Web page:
RECENT BOL CHANGES AND HOW THEY ARE BEING RECEIVED INDUSTRY-WIDE: PART 2
As previously reported in our August blog post, on July 14, 2016, the National Motor Freight Traffic Association (NMFTA) issued a supplement to the National Motor Freight Classification (NMFC) to become effective on August 13, 2016. The supplement was to publish a revised Uniform Straight Bill of Lading. These recent changes, approved by the NMFTA, provided an advantage to its carrier members while further protecting their interests, as opposed to those of the shipper.
After the supplement was issued, Transportation & Logistics Council issued three Special Reports and filed a petition with the Surface Transportation Board (“STB”) to suspend and investigate the amendments to the Uniform Straight Bill of Lading (“BOL”). In addition to the Council’s initial petition, the Council also filed supplemental pleadings on September 12th and October 3rd. NASSTRAC, NITL, TIA, as well as a number of other parties joined in to support the Council’s objections to the bill of lading changes.
The petition specifically argues that:
“The reasoning for not requiring the shipper to prove negligence is obvious. When the shipper tenders his goods to the carrier he doesn’t “ride shotgun” with them. He has no way to know what the carrier does with the goods, so it would be virtually impossible for the shipper to prove that the cause of the loss or damage was the carrier’s “negligence”….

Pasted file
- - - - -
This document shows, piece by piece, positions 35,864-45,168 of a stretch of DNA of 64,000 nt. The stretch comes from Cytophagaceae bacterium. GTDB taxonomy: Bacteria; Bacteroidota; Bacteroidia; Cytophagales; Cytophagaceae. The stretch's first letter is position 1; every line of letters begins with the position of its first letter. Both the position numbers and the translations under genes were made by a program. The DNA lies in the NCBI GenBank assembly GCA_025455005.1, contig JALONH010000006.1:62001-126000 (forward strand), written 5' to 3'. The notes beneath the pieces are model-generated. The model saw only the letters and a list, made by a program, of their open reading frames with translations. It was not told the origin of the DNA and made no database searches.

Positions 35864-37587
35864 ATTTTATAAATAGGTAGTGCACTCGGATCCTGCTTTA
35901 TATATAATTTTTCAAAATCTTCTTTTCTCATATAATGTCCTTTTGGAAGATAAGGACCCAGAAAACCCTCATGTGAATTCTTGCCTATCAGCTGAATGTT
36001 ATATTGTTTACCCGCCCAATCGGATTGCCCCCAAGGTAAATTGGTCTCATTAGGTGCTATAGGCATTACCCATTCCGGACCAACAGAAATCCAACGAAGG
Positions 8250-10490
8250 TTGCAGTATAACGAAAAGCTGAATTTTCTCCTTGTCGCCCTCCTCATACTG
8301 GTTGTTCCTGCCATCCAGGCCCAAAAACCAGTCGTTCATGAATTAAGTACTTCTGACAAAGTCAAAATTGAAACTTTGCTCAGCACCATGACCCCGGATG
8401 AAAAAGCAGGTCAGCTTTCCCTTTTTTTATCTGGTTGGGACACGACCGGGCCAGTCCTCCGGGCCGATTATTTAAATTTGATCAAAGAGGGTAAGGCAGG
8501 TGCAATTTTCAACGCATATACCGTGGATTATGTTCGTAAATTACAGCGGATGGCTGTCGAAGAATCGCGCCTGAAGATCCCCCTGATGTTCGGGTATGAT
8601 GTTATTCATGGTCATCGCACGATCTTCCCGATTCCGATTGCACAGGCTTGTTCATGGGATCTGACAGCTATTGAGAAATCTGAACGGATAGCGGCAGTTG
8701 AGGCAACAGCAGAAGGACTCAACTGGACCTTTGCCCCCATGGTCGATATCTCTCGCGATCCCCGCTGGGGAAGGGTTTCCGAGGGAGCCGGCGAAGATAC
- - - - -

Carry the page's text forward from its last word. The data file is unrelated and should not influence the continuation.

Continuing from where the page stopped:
Moreover, the addition of a negligence standard runs counter to the strict liability standard implemented by the Carmack Amendment… one of the core principles behind the enactment of the Carmack Amendment was to do away with forcing shippers to prove a carrier was negligent…”
The most prevalent changes to the BOL terms in the update, effective August 13, 2016, include:
• Places the burden of proof for carrier negligence resulting in loss, damage, or delay on the shipper.
• Adds two new conditions under which the carrier is not liable for loss, damage, or delay: “riots or strikes” and “any related causes”
• Gives carriers more flexibility to deliver shipments “in the regular course of its providing transportation services” and not on a particular schedule (unless agreed upon in writing or electronically).
• Updates the deadline for reporting claims-for-loss to a carrier to “not more than nine (9) months from the date of the bill of lading”. Until a product is actually delivered, you won’t know if a claim exists and sometimes that can take up to a week to 10 days for certain appointment deliveries.
Time will only tell how the changes will affect shipper/carrier relationships moving forward, and whether the STB will respond to the council’s pleas of outrage regarding this matter.
We will keep you posted with any developments pertaining to this situation and in the meantime if you would like more information please do not hesitate to contact us at email@example.com or 717-626-1107 x 3 .